WE CAN’T BREATHE Injection molding (thermoplastics): The most widely used technique for injection

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  • Advisory Committee members during risk mapping session

    “WE CAN’T BREATHE”

    A RETROSPECTIVE EXPOSURE PROFILE OF THE PEBRA INC. PLASTICS PLANT IN PETERBOROUGH, ONTARIO

    (1986-1996)

    PREPARED BY

    Dale DeMatteo, BA, MHSc and Robert DeMatteo, BA, MA, DOHS

    AND

    Unifor Local 1987 including: Local President, Mark Clapper, Past President, Rose Wickman, Dave Gooley, Jackie Dufty, Cecil Firlott, Karen Quesnel, and Rick McDougal

    FOR

    The Occupational Health Clinics for Ontario Workers (June 2020)

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    TABLE OF CONTENTS

    PREFACE AND INTRODUCTION 3‐4

    HISTORY OF PEBRA INC. PLASTICS 4‐5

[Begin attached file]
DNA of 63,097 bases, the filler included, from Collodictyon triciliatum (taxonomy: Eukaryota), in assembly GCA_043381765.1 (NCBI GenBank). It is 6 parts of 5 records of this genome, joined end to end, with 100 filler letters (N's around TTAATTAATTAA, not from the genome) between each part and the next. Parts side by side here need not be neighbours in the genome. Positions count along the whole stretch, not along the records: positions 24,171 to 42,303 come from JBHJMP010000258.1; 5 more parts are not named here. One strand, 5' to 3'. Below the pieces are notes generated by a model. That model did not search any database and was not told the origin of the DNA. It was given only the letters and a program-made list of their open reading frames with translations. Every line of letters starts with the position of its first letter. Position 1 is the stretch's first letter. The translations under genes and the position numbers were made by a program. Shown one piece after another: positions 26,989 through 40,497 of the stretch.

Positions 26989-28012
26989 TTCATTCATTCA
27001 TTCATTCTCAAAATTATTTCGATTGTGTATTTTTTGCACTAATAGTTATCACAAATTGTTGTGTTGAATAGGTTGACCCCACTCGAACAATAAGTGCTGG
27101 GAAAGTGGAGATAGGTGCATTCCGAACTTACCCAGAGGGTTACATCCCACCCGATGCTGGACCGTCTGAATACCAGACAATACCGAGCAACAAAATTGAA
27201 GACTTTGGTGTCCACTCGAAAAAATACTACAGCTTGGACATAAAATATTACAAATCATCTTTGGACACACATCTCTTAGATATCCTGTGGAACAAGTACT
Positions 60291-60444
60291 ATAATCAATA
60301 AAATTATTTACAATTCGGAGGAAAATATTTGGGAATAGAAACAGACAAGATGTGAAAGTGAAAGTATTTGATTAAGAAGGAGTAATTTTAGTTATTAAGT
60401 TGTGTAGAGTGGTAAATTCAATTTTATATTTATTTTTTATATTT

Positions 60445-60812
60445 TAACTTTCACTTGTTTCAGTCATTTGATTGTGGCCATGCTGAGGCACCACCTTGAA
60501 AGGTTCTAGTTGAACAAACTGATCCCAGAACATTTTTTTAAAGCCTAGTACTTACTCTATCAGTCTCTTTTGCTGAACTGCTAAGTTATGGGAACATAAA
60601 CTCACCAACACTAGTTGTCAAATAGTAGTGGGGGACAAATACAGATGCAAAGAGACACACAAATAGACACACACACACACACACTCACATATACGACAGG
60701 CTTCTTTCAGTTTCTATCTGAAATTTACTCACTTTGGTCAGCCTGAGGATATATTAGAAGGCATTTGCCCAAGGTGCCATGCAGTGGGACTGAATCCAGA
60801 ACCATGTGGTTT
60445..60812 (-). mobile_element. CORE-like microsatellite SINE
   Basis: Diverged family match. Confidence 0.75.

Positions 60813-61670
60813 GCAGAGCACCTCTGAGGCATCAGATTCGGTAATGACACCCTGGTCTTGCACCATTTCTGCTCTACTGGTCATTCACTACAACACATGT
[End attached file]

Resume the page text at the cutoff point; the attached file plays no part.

METHODS 6‐9

    GENERAL FINDINGS 9‐15

    BACKGROUND TO PLASTICS PRODUCTION 15‐21

    COMMON EXPOSURE EXPERIENCES AT PEBRA INC. 22‐23

    COMPLEX CHEMICAL MIXTURES 23‐25

    VENTILATION AT PEBRA INC. 25‐28

    LIMITATION OF HYGIENE MONITORING 28‐31

    PROBLEMS WITH THE EXPOSURE LIMITS 31‐33

    DISCUSSION AND CONCLUSIONS 33‐37

    DETAILED DEPARTMENT FINDINGS 38‐105

    REFERENCES 106‐109

    ACKNOWLEDGEMENTS 109

    APPENDIX A Literature Review 110‐167

    APPENDIX B MOL/Union Logs 168‐210

    APPENDIX C Chemicals Used at Pebra 211‐235

    APPENDIX D Rose Wickman Letter 236

    APPENDIX E Chemical Body Burden 237‐244

    APPENDIX F Risk Hazard Analysis 245‐254

    APPENDIX G Ventra Plant Layout 255

    TABLE 1 Occupational Disease at Pebra 11

    TABLE 2 Chemical Health Effects 19‐22

    TABLE 3 Low Level Health Effects 32

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    PREFACE

    “We can’t breathe. We have to get out of here!”1 A worker’s urgent cry to co‐workers, documented

    in a Union Health and Safety Committee log book, is a more dire reflection of thousands of

    individual and collective work refusals that took place during the “Pebra era” (1986‐1996) at the

    now Ventra Plastics plant in Peterborough, Ontario. A Ministry of Labour (MOL) official admitted